Status: Ongoing...


Friendly Fire

The sudden clash of metal sent morning black birds soaring noisily from the trees. The eruption of nature muffled the brief struggle, but nothing would hide the blood on the snow. The wind stirred up a vortex of powdered white along the road, and for a moment Roar could barely see the retreating Stormcloak captive.

Through the hammering of his heart, the young Nord could hear the whistling of the wind. Just barely could Roar feel the sting of the cold, his blood still like liquid fire warmed him to the core. He had a lingering tingle of arousal which accompanied the rush of adrenaline, causing him to shiver in aching delight.

Roar took his time surveying the damage he had caused. He always savored moments like these, and made a point to reflect on the time his head rested upon the bloodied chopping block. Roar Varian was born in Cyrodiil. His family lived in the wilderness near Bruma, hunting the land and occasionally traveling south for supplies. Roar knew it was dangerous, they all did, but the Empire never was a large problem for them. He knew the Legionnaires stationed in Skyrim were hardened from war, but Roar did not foresee crossing the border would end in a beheading. He did not need much convincing to take sides with the rebels.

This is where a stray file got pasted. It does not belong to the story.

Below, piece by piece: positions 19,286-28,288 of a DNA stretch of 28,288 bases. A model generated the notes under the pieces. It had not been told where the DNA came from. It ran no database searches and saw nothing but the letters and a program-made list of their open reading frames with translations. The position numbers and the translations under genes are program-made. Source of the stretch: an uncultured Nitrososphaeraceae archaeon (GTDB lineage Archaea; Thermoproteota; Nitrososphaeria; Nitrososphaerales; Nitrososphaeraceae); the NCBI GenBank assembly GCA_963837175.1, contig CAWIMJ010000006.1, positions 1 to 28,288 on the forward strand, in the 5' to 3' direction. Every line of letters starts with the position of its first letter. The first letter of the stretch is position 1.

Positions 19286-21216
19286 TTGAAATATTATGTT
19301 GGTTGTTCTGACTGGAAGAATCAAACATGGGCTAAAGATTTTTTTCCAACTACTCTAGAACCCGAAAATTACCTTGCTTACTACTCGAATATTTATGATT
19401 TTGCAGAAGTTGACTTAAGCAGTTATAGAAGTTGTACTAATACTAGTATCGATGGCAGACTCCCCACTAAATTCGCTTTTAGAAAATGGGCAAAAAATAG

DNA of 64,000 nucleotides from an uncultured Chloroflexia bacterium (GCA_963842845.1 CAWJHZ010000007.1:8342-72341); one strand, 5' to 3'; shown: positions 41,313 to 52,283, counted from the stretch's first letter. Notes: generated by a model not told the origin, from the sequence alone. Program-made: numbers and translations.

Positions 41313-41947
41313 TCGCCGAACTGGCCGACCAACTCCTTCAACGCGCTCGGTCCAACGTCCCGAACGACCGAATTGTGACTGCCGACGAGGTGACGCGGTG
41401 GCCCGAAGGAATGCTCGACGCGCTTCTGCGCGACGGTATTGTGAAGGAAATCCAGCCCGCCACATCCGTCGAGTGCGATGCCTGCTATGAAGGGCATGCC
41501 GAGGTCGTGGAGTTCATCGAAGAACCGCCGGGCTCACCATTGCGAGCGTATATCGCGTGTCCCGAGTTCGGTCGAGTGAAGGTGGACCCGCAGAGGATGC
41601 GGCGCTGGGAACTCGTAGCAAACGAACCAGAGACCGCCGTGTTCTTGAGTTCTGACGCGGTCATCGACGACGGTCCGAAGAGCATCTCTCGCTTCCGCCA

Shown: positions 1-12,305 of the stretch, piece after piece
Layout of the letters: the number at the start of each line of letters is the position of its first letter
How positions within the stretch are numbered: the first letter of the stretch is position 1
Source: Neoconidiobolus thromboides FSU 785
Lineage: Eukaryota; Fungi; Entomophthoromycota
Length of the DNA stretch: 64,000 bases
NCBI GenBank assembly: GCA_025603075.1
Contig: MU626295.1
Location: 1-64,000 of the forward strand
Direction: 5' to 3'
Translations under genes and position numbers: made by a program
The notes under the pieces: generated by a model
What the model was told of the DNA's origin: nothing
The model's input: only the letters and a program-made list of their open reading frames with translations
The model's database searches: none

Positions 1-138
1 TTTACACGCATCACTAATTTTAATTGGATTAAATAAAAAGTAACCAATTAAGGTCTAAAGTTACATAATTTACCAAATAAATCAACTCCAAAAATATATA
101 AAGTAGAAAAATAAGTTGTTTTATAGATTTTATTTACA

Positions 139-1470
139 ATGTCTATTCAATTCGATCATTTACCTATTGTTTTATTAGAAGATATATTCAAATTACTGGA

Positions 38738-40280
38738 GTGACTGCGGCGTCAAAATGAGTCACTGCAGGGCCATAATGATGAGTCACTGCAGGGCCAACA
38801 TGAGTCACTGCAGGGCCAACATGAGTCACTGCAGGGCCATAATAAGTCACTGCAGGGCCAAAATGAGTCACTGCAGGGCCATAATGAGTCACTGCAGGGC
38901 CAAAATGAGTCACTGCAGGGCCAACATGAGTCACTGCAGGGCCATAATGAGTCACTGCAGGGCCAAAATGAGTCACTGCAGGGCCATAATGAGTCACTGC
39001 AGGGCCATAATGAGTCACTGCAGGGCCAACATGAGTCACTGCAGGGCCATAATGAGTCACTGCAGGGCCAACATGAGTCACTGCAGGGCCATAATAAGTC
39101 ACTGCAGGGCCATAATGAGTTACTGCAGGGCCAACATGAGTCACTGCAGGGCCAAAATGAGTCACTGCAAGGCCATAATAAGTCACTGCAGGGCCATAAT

The thought of what had happened next made Roar stomach sick. His feeling of triumph faded. The dragon, Alduin, had saved his life but ultimately changed it. Roar could feel a rumble in his belly as he thought the words, and taste the power on his tongue. One utterance and he could send someone off a cliff, or burn them alive. He was the Dovahkiin, a mortal born with the blood of dragons, and it was his inherent duty to defeat Alduin to prevent the End Times…